Florida Personal Injury Protection (PIP) Law Expires Today!

Florida's (PIP) law requiring all motor vehicle owners and operators in the state to carry $10,000 worth of personal injury protection for medical care following a car accident officially expires today.

And while Florida legislators are gathering for a 10-day special session on budget cuts and other legislation this week, it is unknown whether an agreement on reviving PIP will be come to, as urged by Governor Charlie Crist, or if the issue will even be addressed. In the meantime, the Florida PIP law will expire today and possibly be done forever.

Regardless of who's at fault in a car accident, the expiring Florida PIP law essentially allows for the coverage of up to $10,000 for medical expenses and lost wages after the accident.

More specifically, the expiring Florida PIP law allows for payments following a car accident of 80 percent of reasonable and medically necessary medical expenses, 60 percent of disability benefits for lost gross income and earning capacity, 100 percent of replacement services like child care and housekeeping, and $5,000 per individual death benefit, with the $10,000 limit in mind of course.

Auto insurance companies lobbied hard for PIP's sunset, saying that the current system was being abused and thus leading to higher costs for both consumers and themselves.

Hospitals, doctors and health providers opposed such a view, alleging that auto insurance companies were merely trying to pass their costs from car accident injuries onto them and also wrong in trying to convey to consumers that the demise of PIP would mean lower auto insurance payments.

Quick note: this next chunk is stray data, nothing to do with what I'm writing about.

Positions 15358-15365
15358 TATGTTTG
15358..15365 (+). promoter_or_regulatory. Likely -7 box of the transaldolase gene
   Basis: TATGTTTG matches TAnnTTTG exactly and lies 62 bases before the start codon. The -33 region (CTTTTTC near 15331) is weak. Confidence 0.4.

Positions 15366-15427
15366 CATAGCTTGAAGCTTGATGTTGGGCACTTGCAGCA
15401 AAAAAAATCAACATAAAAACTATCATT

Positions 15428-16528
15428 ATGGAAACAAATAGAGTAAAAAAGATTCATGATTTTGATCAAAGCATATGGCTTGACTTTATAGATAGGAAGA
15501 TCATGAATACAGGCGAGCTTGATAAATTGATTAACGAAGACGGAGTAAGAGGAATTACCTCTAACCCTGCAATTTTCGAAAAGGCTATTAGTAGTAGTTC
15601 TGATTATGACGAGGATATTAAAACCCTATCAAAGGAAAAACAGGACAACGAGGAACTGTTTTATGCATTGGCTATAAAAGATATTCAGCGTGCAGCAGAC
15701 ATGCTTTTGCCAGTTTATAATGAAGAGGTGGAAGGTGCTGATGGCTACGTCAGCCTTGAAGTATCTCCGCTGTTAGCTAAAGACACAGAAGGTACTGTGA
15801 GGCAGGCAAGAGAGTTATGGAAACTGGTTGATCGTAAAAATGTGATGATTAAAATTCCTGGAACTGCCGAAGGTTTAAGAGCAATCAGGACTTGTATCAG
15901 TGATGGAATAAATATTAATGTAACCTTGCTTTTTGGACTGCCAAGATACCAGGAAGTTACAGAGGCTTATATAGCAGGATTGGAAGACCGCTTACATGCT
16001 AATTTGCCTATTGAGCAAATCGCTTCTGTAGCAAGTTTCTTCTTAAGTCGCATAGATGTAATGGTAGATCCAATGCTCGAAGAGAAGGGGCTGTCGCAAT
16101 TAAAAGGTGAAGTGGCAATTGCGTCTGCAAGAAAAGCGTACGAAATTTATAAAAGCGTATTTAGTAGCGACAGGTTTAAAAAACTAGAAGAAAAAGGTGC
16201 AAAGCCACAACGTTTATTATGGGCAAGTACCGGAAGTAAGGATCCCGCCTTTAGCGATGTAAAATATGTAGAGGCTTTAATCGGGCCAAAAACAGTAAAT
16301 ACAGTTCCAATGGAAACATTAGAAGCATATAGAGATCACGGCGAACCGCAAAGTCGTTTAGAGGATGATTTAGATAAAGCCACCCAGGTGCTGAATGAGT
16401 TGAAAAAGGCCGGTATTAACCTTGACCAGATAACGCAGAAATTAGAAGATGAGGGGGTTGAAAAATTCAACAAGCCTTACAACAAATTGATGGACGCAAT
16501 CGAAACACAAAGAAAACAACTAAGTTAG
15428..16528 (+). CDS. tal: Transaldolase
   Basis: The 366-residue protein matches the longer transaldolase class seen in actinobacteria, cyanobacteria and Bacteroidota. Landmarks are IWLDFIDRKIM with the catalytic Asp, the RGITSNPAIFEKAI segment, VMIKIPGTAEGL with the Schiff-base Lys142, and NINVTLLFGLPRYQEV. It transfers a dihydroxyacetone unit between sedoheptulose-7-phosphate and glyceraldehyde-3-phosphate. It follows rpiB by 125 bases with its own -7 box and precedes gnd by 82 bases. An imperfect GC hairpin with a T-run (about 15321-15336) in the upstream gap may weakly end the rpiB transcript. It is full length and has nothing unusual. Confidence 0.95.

Such debates about Florida PIP have waged on for months, and yet legislators have been unable to come to any definitive agreement on the issue. A Sun-Sentinel story detailed that Crist's lead legal counsel, Chris Krise, has already discussed the subject of Florida personal injury protection in four closed-door sessions involving lobbyists for doctors, insurers, lawyers and other interest groups. Obviously, an agreement on Florida PIP was not reached.

The story also details that Florida House and Senate negotiators secretly agreed to extend Florida PIP law in exchange for enacting new limits on insurer payments and including several fraud-fighting provisions. However, other legislators, trial lawyers and insurers were upset that the meetings were held in secret and that they were not involved, and have thus been very difficult in reaching an agreement.

Ultimately, the most important thing right now remains addressing how PIP's sunset will affect drivers in Florida. The Florida Department of Financial Services has provided an interesting look at how life without no-fault insurance will affect Floridian drivers, and is urging people to purchase sufficient auto insurance coverage to make sure that they and their families receive proper treatment for their car accident injuries.

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